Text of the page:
“We have a friend doing this in Orange County, and he’s telling us that he’s meeting so many more Jews right now,” Karczag said. “Chico’s is very small, but on the other hand it is very inspirational to see. Even though it’s such a small community, everyone still has their Jewish traditions, their thing that they are still Jewish about.”
Karczag said the smaller communities have something he and Kagan can learn as well.
“There is always the big ‘hoo-ha’ in the larger cities,” he said, “but here there is something we can learn from someone living in a smaller community.”
He said the Chabad Center and the Congregation Beth Israel on Hemlock Street, led by Rabbi Julie Danan, are the main institutions serving the local Jewish community.
The rabbis said their initial impressions of Chico have been positive so far.
“It’s been very, very welcoming,” Kagan said. “Even people who are not Jewish are saying, ‘How are you enjoying Chico?’ They welcome us and they try to think of any Jewish friends to help us out.
“Everyone is very welcoming and understanding. And you know, coming from New York, that’s a bit of a change. No one has time for you there, because they all are running around cutting business deals or whatever.”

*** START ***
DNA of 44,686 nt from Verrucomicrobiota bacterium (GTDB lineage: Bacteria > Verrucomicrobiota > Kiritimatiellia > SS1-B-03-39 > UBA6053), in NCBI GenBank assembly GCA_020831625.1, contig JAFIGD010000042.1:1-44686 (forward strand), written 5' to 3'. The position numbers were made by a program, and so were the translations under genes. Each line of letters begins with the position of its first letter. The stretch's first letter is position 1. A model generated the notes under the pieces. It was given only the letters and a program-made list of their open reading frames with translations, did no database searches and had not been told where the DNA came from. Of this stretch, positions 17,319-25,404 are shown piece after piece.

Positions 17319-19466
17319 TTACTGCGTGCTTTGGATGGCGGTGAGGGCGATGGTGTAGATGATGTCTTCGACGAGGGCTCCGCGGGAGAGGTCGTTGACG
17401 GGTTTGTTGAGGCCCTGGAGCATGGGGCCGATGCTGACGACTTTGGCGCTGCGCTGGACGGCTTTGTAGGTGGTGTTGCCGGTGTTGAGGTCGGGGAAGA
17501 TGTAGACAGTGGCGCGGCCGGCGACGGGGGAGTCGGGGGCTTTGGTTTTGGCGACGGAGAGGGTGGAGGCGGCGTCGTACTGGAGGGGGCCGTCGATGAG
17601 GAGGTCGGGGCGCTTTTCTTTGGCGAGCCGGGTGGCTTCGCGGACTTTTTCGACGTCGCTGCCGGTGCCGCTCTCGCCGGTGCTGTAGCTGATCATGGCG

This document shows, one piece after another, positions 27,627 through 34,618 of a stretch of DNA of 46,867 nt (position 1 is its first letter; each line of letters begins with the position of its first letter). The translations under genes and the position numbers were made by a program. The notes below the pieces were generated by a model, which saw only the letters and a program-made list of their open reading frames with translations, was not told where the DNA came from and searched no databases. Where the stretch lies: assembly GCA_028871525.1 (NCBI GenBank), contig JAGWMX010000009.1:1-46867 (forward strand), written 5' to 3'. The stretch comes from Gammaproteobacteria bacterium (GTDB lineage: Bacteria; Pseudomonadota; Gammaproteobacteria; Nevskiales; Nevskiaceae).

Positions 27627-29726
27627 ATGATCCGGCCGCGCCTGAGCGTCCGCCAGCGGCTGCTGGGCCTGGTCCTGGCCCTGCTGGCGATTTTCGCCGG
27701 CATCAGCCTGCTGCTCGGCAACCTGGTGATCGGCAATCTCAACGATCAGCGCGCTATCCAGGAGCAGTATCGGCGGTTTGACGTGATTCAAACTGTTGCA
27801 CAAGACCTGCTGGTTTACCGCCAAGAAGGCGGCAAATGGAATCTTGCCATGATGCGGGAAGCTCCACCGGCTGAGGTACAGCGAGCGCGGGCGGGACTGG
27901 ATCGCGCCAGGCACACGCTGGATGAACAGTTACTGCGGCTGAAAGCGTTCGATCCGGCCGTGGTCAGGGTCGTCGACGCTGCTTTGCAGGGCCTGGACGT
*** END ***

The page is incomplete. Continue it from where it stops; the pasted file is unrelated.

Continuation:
Kagan said they’ve received very little in the way of negative responses when contacting local businesses and people on the streets. He said they walked into one business—he couldn’t remember the name—where they got less than a warm welcome.
“This lady who was working there said, ‘We don’t have time for this now.’ So we left. A few blocks down the street another lady pulls up in car and says she’s not Jewish, but that she was working in the office and talking on the phone when we came in. She said she felt really bad how this other lady was rude to us. She said she really wanted to apologize. This lady drove all the way to catch up with us to apologize. That’s very touching.”
He said he understands the less-than-pleasant encounters.
“When people are rude, you can’t really blame them,” he said. “They are in the middle of doing something, and they are busy, and then these rabbis come in. They don’t know how to react to that.”
Karczag said that just three days after arriving in town, their presence was getting some notice.
“We’ve made calls to people to set up meetings, and one of them said, ‘Yeah, my wife saw you walking downtown.’ It gets back to us because this is something they don’t see every day; rabbis with beards in downtown Chico.”
They said they had visited the mall the day before and met one man who said he wasn’t Jewish but that his wife was. He gave them her contact information. They also met some Israelis at the mall and did a tefillin procedure with them.
That involves a leather strap wrapped around a person’s arm and another wrapped around the head and jaw.
“It is a commandment of God that reconnects us,” Kagan explained. “It helps put together your mind and heart and hands and focus you for the purpose of God. People call it the Jewish blood-pressure test.”